Andrew Skurka: When I was in my twenties and kind of doing it like as a dirt bag, I would describe it as a sustainable lifestyle where I was I was just out there backpacking, cause I didn't really enjoy doing it. And it was like novel, novel experiences for me at a time in my life where I could do that kind of thing. And I started sort of being given opportunities to make a little bit of income from it.
So someone would say, "Hey would you be willing to speak to my boy scout troop?" or "Would you be willing to speak at my outdoor retail store?" And I remember the first gig that I had, it was Midwestern Mountaineering in Minneapolis. And I was living in Bozeman, Montana at the time, just for a couple of months. And they offered me like $250 to speak there at this big expo they had, which was an awesome event. And I think the plane flight costs me like 500, but it was just like thrilling that someone would offer me money.
It was like a net loss for the thing. I was really thrifty you know, live like a dirt bag even when I wasn't on the trail. I had no living expenses and you know, made a little bit of money and made it all work. And then I kind of, I felt like prior to 2010 in that big Alaska trip, I had kind of recognized that I felt tired of feeling like I was having to hustle so much for my money or for my income. Like there wasn't much reliability or certainty with it and I was lots of peaks and valleys and yeah, I would come back from a trip. Usually I would get back around Halloween and I would get back and I literally did not have like a thing on my calendar where I was going to earn some, earn some income which is, you know, what if you're 20 something and you're living out of plastic totes and, and you don't have a permanent address.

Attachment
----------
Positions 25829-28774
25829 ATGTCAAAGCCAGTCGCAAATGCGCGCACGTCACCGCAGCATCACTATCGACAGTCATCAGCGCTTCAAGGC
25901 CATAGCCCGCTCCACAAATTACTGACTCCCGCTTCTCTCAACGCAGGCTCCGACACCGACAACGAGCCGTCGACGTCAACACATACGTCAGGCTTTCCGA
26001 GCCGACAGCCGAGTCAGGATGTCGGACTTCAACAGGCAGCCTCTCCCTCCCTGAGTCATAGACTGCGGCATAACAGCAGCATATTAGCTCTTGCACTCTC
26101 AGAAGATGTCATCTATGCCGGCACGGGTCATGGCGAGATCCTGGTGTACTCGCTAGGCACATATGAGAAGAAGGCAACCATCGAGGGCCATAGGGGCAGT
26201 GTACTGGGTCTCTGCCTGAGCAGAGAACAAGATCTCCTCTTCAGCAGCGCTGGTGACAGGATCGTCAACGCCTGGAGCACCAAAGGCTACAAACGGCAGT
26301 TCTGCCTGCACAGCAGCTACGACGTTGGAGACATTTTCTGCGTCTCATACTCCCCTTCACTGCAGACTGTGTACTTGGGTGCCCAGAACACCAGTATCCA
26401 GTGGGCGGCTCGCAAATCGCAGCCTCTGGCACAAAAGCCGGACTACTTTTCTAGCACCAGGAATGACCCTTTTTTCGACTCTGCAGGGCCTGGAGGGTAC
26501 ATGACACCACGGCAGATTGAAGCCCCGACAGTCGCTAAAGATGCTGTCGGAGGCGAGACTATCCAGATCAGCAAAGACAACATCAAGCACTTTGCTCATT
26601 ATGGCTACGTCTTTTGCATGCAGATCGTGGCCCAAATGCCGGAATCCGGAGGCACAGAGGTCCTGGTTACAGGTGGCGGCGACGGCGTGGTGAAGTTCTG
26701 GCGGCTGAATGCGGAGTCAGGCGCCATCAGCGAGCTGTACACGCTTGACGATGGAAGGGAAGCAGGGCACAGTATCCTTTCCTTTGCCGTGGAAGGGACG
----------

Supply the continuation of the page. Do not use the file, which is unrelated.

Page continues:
But that lifestyle gets old, which is why when you know, it's fine. If you're like a 20 something lifted a ski resort or, you know, if you're a, you know, a 20 something and like, you know, in a band and you guys are like just breaking even, but you're traveling all over. So, you know, I've kind of felt like I had an expiration date on it. So I kind of decided that after that 2010 trip that I was going to try to make it be like a legitimate occupation. And then it was just a matter of pursuing ways that I had been earning revenue in the past, but just with more seriousness. In 2011 I wrote a book that was published by National Geographic in 2012. I went on a 55-day road tour speaking and book tour and gave like 47 presentations. I did everything for that tour. Like I scheduled all the events. I did all the marketing, I got all my logistics, but that was like, you know, that's like seriously committing yourself to a lot of work.
I also in 2011 launched a guiding business where I would start taking people out into the back country. And then more recently the focus has been more on content. And I'd say more like 2013, 2014, I started transitioning more.
Aaron McHugh: Okay. So what's your, what is your, what does a week look like or a month or a year look like in terms of what, what, what, what you call work and is, is work like a recon trip, like last two days, then you're out, reconning you figure out a high route and piecing together disparate off trail segments, but then you're also sitting down writing guidebooks and doing analytical stuff. Like, yeah. What, what does it look like a day in the life of Andrew Skurka?